States that "Barthelme concentrates on suburbia's slippery surfaces amusingly and with alarming observation" in the stories of Moon Deluxe.

Kaveney, Roz. "Making Themselves Over." Times Literary Supplement, No. 4511 (15-21 September 1989): 998.

Discusses the relationships in Barthelme's Two against One.

A review of Bob the Gambler. Kirkus Reviews LXV, No. 17 (I September 1997): 1323.

Calls Barthelme's Bob the Gambler "a novel of surprising heart and soul."

Williams, Joan. "AM the Lonely People." Washington Post Book World XIII, No. 35 (28 August 1983): 9.

Discusses Barthelme's use of characterization in the stories in Moon Deluxe.

Alan Cheuse (review date 19 April 1987)

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SOURCE: "Three Collections Keep Alive the Short Story Renaissance," in Chicago Tribune Books, April 19, 1987. p. 6.

[In the following excerpt, Cheuse asserts that the stories in Barthelme's Chroma, show "America in hard-edge patterns, colored vividly but with a certain remoteness of the heart."]

Spring—and the story collections are busting out all over. For those of you who awoke into your lives as serious readers only in this decade you'll believe, upon reading these specific spring books [all of which I recommend], that the recent, much-discussed American short story renaissance is still upon us. For those of you who remember Sherwood Anderson, you'll recall that from early in this century onward American writers turned the genre into multiple worlds in the short form, and a truly national treasure.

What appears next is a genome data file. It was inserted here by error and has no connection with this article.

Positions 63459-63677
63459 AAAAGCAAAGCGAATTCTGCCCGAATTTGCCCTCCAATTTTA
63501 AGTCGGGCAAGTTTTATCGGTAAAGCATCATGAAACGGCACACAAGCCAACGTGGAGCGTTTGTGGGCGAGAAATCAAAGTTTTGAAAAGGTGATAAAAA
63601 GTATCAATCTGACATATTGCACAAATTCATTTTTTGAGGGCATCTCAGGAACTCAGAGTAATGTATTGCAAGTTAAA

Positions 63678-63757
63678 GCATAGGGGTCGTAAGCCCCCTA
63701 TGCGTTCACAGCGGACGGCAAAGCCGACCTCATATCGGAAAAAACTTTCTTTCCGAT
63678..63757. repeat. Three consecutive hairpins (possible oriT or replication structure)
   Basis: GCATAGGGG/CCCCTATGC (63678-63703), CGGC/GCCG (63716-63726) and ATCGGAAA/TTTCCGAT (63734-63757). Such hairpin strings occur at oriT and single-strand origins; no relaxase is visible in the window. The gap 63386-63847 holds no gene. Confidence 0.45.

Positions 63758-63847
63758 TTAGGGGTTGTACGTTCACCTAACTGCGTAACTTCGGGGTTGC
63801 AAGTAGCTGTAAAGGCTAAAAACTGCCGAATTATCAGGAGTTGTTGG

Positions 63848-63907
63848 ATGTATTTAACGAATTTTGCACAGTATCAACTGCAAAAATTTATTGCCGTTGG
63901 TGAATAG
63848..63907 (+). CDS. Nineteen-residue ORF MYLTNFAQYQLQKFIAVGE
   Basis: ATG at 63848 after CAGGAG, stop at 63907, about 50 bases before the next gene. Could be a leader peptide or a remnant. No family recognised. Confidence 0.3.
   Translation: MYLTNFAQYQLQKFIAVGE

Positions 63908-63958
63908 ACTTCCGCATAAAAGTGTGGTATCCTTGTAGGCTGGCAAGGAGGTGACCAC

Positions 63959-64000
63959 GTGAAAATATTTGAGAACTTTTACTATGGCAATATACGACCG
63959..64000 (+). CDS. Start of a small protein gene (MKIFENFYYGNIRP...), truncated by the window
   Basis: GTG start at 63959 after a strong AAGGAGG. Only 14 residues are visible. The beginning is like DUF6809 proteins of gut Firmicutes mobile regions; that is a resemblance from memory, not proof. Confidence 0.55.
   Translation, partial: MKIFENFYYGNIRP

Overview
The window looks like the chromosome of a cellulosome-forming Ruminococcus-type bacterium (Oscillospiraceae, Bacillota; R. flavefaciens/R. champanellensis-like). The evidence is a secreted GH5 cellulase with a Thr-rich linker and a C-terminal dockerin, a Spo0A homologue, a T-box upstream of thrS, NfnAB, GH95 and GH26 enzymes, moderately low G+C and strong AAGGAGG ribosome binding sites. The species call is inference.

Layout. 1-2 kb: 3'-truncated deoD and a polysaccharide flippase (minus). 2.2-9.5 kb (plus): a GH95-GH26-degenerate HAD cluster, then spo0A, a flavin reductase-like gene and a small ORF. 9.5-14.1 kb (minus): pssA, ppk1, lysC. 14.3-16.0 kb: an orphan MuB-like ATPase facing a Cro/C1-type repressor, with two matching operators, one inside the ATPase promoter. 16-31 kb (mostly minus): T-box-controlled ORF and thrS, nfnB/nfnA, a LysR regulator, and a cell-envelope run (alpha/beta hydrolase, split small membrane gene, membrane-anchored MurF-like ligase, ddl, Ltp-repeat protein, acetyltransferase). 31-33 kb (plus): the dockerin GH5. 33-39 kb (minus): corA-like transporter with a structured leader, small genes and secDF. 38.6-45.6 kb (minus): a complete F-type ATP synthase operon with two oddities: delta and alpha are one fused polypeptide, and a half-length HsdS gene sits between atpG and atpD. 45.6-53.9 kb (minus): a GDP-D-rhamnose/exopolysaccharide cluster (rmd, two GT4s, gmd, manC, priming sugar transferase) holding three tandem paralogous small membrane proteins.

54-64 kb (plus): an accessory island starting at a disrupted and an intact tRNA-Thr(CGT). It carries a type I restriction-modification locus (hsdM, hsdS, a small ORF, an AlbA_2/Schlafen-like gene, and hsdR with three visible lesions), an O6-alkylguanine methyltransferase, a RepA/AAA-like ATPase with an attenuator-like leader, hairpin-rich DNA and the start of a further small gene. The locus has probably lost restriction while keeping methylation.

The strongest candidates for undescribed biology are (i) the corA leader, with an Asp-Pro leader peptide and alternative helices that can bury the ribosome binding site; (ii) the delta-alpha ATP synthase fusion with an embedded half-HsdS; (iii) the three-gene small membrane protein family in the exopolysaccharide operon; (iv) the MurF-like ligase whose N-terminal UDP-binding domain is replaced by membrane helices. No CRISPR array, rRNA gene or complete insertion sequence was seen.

Nothing could appear more American than the style Frederick Barthelme has been trying over the last few years to perfect. As in the moment in the story from this collection, [Chroma,] called "Cut Glass" when a man sits in his Chicago hotel room and studies high-tech architecture magazines with photographs of homes "in which plainness is elevated to unbearable beauty," Barthelme tries time after time to strip away the excess in our lives [and the fat in our rhetoric] to produce a story both usefully spare and accidentally beautiful. Sometimes this works well, as in the lead story in this group "Driver." A California couple, now staid and middle-class but once long ago quite wild, recapture some of their old strangeness by trading their Toyota wagon for a low-riding customized Lincoln. "There was an airbrush illustration on the side, between the front and rear wheel wells—a picture of the Blessed Virgin, in aqua-and-white robes, strolling in an orange grove, behind each tree of which was a wolf, lip-curled, saliva shining."

That's about as ferocious as Barthelme's stories get—on the surface. But each sentence is so carefully, so seductively plain and seemingly innocent that the reader doesn't notice the meannness and the madness of this writer's U.S.A. until it's too late. That's in the best stories. In others, the passions of his version of our culture seem so elusive that the writer's passion to put them into narrative remains absent as well, and the reader, like the driver in the short-short "Trick Scenery," discovers that the "splash of your headlights on the road illuminates nothing."